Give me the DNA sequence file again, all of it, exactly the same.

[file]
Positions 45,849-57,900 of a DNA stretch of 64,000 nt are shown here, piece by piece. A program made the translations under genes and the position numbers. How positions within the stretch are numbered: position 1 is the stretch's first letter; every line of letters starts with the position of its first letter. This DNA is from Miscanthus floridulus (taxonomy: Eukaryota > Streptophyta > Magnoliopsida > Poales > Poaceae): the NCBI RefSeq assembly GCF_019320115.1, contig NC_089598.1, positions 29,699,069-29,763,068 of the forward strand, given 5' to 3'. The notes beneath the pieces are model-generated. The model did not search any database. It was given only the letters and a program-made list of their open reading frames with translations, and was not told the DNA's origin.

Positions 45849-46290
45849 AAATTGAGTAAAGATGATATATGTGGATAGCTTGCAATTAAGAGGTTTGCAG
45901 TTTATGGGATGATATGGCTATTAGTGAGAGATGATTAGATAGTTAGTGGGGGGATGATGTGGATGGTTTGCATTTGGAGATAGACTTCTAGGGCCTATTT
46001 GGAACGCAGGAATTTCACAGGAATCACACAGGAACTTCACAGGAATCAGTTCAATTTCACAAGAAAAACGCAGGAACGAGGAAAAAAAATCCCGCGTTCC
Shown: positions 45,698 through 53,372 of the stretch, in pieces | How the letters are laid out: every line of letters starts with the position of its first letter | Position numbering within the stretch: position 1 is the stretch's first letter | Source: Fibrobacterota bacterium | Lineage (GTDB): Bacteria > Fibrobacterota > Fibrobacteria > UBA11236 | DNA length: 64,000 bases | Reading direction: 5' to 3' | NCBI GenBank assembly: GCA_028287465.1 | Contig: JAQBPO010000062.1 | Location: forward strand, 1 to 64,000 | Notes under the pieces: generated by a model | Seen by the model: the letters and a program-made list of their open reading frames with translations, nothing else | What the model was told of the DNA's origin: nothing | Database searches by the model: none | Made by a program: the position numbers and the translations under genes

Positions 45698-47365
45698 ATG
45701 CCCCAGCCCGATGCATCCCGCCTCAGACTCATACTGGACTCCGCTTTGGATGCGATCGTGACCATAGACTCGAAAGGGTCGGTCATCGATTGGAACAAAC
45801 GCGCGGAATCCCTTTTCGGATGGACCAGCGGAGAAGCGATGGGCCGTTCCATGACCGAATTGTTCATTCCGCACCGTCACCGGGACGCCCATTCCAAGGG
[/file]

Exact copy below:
Positions 45,849-57,900 of a DNA stretch of 64,000 nt are shown here, piece by piece. A program made the translations under genes and the position numbers. How positions within the stretch are numbered: position 1 is the stretch's first letter; every line of letters starts with the position of its first letter. This DNA is from Miscanthus floridulus (taxonomy: Eukaryota > Streptophyta > Magnoliopsida > Poales > Poaceae): the NCBI RefSeq assembly GCF_019320115.1, contig NC_089598.1, positions 29,699,069-29,763,068 of the forward strand, given 5' to 3'. The notes beneath the pieces are model-generated. The model did not search any database. It was given only the letters and a program-made list of their open reading frames with translations, and was not told the DNA's origin.

Positions 45849-46290
45849 AAATTGAGTAAAGATGATATATGTGGATAGCTTGCAATTAAGAGGTTTGCAG
45901 TTTATGGGATGATATGGCTATTAGTGAGAGATGATTAGATAGTTAGTGGGGGGATGATGTGGATGGTTTGCATTTGGAGATAGACTTCTAGGGCCTATTT
46001 GGAACGCAGGAATTTCACAGGAATCACACAGGAACTTCACAGGAATCAGTTCAATTTCACAAGAAAAACGCAGGAACGAGGAAAAAAAATCCCGCGTTCC
Shown: positions 45,698 through 53,372 of the stretch, in pieces | How the letters are laid out: every line of letters starts with the position of its first letter | Position numbering within the stretch: position 1 is the stretch's first letter | Source: Fibrobacterota bacterium | Lineage (GTDB): Bacteria > Fibrobacterota > Fibrobacteria > UBA11236 | DNA length: 64,000 bases | Reading direction: 5' to 3' | NCBI GenBank assembly: GCA_028287465.1 | Contig: JAQBPO010000062.1 | Location: forward strand, 1 to 64,000 | Notes under the pieces: generated by a model | Seen by the model: the letters and a program-made list of their open reading frames with translations, nothing else | What the model was told of the DNA's origin: nothing | Database searches by the model: none | Made by a program: the position numbers and the translations under genes

Positions 45698-47365
45698 ATG
45701 CCCCAGCCCGATGCATCCCGCCTCAGACTCATACTGGACTCCGCTTTGGATGCGATCGTGACCATAGACTCGAAAGGGTCGGTCATCGATTGGAACAAAC
45801 GCGCGGAATCCCTTTTCGGATGGACCAGCGGAGAAGCGATGGGCCGTTCCATGACCGAATTGTTCATTCCGCACCGTCACCGGGACGCCCATTCCAAGGG